Adjust the height of your saddle first by moving it up or down until your saddle is parallel to your hip bone. If you can’t locate your hip bone or want an alternate option, stand to the side of the bike, next to the saddle and facing forward. Lift your thigh to a 90-degree angle until it is level with the floor (make sure your hips are squared off evenly to the ground!). Raise or lower the saddle until it is in line with the center of your leg. You’re on your way!

Step Three: Move Your Saddle Forward or Backward

Next, adjust the distance of your seat from the handlebars. The purpose of saddle distance is to position your knees over, but not past, your toes. Think of it this way: if your full pedalstroke is like a clock (with 12 at the top, 3 at the front, 6 at the bottom, and 9 at the back) and you could draw a straight line down from the top of your knee to the tip of your toes while your foot is at 3 o’clock, you’d want that line to go straight down vertically. For most people, moving the saddle to the middle of the total distance it can move back and forth (“neutral”) works like a charm. If you’re popping into class at the very last minute, go with this adjustment. But if you have a couple minutes, play around and see which setting achieves that “straight line” when you’re on the bike.

Step Four: Adjust Your Handlebars

You’ll want your spine to remain neutral, neither arched nor rounded, with a slight bend at your elbows while your hands are resting on the handlebars. Each person’s body mechanics are different, so play around with the height (and distance, if available to you) until you find what feels best for your body.

Step Five: Pop And Lock

Make sure all your bike’s knobs are tight and secure, double checking that each knob is screwed firmly into place. I’ve seen it before, and it’s scary for everyone involved: a person in class hastily sets up their bike and doesn’t properly lock in their handlebars or saddle, unbeknownst to the teacher or those around them. In the middle of class, their seat or handlebars fall out from under them. I always advise a double and triple check of all knobs before you get going…because this is not the time for unexpected Cirque de Cycling shenanigans to catch you by surprise.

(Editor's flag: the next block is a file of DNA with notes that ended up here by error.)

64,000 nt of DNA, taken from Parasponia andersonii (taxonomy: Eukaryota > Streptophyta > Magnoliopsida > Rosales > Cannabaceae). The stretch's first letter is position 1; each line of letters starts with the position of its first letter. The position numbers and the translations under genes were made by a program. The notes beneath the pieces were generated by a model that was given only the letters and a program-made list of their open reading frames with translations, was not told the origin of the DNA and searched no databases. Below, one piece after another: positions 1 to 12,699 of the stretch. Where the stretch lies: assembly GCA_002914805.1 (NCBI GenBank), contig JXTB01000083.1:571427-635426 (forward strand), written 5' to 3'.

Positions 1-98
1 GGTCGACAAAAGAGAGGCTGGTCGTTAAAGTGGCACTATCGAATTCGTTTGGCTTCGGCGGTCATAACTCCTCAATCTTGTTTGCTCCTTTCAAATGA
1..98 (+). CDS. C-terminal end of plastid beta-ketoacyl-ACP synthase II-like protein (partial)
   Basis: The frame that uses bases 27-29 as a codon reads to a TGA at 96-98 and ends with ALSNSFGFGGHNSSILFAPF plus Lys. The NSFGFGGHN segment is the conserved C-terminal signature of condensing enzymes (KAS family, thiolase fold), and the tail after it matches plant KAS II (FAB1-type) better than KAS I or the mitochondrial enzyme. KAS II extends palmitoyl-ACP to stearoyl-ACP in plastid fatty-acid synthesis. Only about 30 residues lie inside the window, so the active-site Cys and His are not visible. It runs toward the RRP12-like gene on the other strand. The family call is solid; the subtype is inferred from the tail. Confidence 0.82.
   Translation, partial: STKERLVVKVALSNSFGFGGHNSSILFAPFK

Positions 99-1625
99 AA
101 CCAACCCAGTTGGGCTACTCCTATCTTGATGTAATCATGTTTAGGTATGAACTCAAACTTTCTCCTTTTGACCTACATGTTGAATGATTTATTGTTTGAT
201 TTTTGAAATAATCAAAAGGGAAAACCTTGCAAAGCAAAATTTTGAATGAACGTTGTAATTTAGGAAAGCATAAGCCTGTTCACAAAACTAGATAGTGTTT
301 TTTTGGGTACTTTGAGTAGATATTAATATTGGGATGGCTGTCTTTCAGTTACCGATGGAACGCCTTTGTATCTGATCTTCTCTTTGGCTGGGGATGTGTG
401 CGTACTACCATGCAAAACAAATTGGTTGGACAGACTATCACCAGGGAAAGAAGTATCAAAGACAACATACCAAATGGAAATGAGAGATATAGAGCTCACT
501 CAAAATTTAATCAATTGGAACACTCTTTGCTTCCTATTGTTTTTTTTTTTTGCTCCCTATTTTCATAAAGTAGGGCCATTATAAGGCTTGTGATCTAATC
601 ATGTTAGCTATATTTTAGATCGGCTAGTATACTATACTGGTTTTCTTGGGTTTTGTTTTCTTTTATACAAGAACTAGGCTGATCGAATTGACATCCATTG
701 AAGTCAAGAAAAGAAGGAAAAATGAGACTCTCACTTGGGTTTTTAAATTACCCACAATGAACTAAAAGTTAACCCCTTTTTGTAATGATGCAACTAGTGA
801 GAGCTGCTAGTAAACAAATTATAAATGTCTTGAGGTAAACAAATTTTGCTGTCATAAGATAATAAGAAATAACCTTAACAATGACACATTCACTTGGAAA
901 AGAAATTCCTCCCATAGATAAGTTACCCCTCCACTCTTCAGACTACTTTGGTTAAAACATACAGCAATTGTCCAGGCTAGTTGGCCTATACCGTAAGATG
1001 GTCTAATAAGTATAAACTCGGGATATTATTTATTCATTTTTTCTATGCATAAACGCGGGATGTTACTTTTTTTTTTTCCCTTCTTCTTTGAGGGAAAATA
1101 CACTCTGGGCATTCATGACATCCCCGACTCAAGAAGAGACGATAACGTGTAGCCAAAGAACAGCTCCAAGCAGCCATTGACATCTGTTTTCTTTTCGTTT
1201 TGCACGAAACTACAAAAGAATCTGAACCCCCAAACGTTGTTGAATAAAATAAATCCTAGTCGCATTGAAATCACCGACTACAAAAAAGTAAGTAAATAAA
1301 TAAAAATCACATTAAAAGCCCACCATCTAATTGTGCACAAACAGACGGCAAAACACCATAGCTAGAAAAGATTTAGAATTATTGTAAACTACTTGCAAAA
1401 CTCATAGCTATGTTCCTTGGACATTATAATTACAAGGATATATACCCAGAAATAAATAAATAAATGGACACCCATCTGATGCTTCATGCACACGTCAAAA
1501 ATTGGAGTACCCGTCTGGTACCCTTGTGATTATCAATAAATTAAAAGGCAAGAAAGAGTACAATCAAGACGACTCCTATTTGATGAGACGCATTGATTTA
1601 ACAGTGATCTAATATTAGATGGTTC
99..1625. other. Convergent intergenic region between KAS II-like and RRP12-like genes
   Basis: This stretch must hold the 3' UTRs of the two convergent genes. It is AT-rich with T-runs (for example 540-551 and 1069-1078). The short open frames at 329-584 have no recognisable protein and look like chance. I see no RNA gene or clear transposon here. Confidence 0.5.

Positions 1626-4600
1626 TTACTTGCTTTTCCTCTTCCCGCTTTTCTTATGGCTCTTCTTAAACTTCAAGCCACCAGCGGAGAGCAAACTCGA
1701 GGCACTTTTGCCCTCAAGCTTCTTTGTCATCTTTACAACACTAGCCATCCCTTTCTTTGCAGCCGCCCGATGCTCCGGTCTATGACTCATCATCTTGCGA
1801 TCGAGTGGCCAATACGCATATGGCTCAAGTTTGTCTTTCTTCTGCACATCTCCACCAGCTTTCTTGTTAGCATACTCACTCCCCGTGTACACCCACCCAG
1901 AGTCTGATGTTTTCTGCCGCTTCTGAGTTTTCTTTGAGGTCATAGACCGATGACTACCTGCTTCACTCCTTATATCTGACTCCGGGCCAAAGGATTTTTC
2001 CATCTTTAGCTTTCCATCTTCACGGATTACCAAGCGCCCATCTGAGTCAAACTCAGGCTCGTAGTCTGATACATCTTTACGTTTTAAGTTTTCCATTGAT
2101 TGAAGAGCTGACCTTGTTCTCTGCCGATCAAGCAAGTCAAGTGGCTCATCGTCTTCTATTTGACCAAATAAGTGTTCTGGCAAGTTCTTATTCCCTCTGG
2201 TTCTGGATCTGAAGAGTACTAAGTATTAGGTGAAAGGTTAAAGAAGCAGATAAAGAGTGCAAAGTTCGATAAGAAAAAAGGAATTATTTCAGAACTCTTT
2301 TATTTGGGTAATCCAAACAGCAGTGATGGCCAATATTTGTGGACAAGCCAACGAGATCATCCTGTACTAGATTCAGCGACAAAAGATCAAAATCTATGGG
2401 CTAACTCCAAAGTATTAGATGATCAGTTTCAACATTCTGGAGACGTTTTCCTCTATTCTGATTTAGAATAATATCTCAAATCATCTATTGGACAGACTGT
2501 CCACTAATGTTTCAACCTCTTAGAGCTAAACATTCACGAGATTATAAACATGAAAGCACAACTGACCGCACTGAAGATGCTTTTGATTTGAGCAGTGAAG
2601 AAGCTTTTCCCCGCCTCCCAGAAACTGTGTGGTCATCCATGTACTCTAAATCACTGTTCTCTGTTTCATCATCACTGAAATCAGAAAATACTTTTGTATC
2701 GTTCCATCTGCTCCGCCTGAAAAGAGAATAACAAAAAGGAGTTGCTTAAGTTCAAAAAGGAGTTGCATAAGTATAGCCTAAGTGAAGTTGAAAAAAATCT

Step Six: Strap Up Or Click In

If you fall in love with indoor cycling or plan to make it a habit, I would strongly recommend investing in a pair of cycling shoes with either Look or SPD cleats that fit directly into your spin bike’s pedals. If you don’t have cycling shoes, ask your instructor to put “cages” on your pedals for you, then tighten the straps around your feet much like you would on a belt or an airplane’s seatbelt.  And just like that – you’re ready to ride.

We love Katie’s spin classes! For a full dose of spinspiration, take an Equinox class with her yourself and click here.

From our friends

Comments


  1. Thank you, this post is very helpful for beginners of spin bike. Spinning is a fantastic way to keep fit.

    INDOOR CYCLING | 11.06.2015 | Reply
  2. Hey Katie,
    Great Post! Your writing helps me a lot to understand, spin bike setup.

    Keep up the Good work!

    Regards

    James C. Caggiano | 02.24.2017 | Reply
  3. Hello,
    I loved the article. You present a informative and well decorated post. Thanks for helping us! Keep up your good job.
    Cheers

    Tim williams | 11.03.2017 | Reply
  4. Thank you! Very helpful!

    Cris | 06.13.2018 | Reply
  5. Awesome article with good tips for beginners with indoor cycling! Thanks a lot!

    Lindsey | 06.19.2018 | Reply